News Release

ERC Starting Grant awarded to reveal the needs of the immune system’s frontline troopers

Grant and Award Announcement

Institute for Research in Biomedicine (IRB Barcelona)

Dr. Stefanie Wculek

image: Dr. Wculek leads the Innate Immune Biology lab at IRB Barcelona view more 

Credit: IRB Barcelona

Dendritic cells and neutrophils are present in our body tissues and organs to detect harm (whether a wound, infection or other damage) and call in the immune system’s defence and repair mechanisms. However, the effectiveness of these cells diminishes with age, leading to either excessive immune responses causing inflammation, or inadequate responses against common infections.

The 'MyTissue' project, led by Dr. Stefanie Wculek, has secured €1.5 M of funding from the ERC to study how dendritic cells and neutrophils adapt to different tissues, organs and physiological conditions, especially in the context of ageing. The project aims to uncover the adaptation mechanisms that allow these bone marrow-derived cells to function effectively in the diverse environments they face in homing tissues. In addition, the research will address how the ageing process alters this interaction, compromising the immune response and leading to an impaired defence system.

“Understanding the tissue-dependent variety of these immune system troopers in both young and aged organs will enable us to devise a map for potential interventions to improve their function in the elderly,” says Dr. Wculek, head of the Innate Immune Biology lab at IRB Barcelona.

Dendritic cells and neutrophils exert their function in almost all body tissues, but it is not clear if the effect of ageing on their performance also varies from one tissue to another. Given these considerations, the project will examine a variety of tissues, such as skin and lung (barrier tissues), liver and adipose tissue (examples of metabolic tissues), and spleen and lymph nodes (immune system tissues).


110 ERC Starting Grants for Life Sciences

Today, the ERC has announced the award of its Starting Grants to 400 junior group leaders throughout Europe, 110 in Life Sciences, of which 9 are in Spain and of these 5 are in Catalonia. ERC President Professor Maria Leptin said: “It is part of our mission to give early-career talent the independence to pursue ambitious curiosity-driven research that can shape our future. In this latest round of Starting Grants, we saw one of the highest shares of female grantees to date, which I hope will continue to rise. Congratulations to all winners and good luck on your path to discovery.”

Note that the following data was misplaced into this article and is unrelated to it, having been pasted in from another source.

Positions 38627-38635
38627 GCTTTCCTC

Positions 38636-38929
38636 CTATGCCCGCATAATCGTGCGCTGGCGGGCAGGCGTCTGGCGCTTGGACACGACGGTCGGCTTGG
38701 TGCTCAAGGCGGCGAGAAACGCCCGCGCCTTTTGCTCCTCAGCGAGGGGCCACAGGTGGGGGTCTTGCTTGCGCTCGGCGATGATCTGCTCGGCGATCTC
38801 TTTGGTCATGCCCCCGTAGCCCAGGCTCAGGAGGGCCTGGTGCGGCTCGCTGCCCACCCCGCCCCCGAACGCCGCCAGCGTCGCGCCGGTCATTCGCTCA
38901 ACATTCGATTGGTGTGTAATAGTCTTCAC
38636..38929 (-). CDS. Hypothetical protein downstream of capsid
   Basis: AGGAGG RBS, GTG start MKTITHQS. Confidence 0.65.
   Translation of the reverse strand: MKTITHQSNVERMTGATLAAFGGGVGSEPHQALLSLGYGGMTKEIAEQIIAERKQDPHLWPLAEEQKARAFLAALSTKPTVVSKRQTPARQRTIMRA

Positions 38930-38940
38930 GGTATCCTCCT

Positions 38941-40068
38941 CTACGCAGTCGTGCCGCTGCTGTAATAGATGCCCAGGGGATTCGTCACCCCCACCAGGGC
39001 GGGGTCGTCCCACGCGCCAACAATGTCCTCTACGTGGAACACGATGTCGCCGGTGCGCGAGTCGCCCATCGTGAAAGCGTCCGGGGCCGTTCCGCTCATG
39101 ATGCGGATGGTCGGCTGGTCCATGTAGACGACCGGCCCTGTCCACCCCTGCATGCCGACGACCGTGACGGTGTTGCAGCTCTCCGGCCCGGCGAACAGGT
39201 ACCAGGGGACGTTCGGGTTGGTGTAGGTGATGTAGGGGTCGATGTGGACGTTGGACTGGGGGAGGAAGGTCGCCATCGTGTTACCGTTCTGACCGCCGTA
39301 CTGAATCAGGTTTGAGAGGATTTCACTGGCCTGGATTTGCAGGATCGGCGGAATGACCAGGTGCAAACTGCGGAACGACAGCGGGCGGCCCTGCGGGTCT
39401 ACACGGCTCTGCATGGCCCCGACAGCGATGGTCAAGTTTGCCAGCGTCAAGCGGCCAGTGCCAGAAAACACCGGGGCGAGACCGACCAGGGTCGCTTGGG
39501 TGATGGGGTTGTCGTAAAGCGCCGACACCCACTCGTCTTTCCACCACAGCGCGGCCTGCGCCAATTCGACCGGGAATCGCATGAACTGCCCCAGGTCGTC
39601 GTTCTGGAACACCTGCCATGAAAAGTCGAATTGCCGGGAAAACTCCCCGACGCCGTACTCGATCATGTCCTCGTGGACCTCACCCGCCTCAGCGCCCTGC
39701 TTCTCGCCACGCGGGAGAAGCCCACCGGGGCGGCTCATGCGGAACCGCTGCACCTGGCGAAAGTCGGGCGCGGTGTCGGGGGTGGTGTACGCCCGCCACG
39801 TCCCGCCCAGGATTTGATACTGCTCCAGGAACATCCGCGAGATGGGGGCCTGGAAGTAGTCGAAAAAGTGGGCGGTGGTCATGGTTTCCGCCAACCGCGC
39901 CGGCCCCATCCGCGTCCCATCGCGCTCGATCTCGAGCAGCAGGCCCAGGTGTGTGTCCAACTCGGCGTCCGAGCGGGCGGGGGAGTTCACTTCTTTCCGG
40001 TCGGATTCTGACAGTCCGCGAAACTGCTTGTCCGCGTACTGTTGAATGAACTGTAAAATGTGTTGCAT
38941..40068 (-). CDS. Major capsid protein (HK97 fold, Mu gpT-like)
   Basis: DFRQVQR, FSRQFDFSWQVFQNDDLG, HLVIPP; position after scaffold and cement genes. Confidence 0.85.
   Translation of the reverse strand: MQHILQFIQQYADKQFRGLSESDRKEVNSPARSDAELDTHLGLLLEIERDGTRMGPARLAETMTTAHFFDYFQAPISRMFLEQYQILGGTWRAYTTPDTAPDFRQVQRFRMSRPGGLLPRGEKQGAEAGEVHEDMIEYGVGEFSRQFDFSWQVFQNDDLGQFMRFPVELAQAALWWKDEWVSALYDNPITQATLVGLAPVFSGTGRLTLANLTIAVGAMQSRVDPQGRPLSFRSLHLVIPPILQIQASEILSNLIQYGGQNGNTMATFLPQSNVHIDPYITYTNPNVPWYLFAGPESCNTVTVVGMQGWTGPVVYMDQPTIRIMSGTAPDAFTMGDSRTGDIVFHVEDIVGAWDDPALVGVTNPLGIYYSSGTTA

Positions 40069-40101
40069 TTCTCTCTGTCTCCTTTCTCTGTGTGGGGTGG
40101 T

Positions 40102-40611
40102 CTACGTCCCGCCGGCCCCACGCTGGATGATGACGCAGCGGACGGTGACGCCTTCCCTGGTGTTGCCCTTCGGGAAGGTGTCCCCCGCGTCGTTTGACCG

ERC Starting Grants are awarded to prestigious research projects that serve as a transformative catalyst for emerging talent in the scientific arena. Designed to propel the careers of early-career researchers, these grants provide crucial financial backing and autonomy, enabling them to embark on pioneering research.


The Innate Immune Biology lab

Dr. Wculek joined IRB Barcelona in March this year to head the Innate Immune Biology lab. The research group studies the adaptation mechanisms of immune cells to different environments and conditions and how they become dysfunctional during ageing and cancer and thus hamper immune responses and generate low-level tissue inflammation. The ERC Starting Grant will allow the lab, which currently comprises five researchers, to expand through the appointment of two postdoctoral researchers and a lab technician.

“Receiving an ERC Starting Grant to support the lab's early years is an unparalleled opportunity that will provide a solid foundation for addressing the questions we are eager to explore,” says Dr. Wculek.

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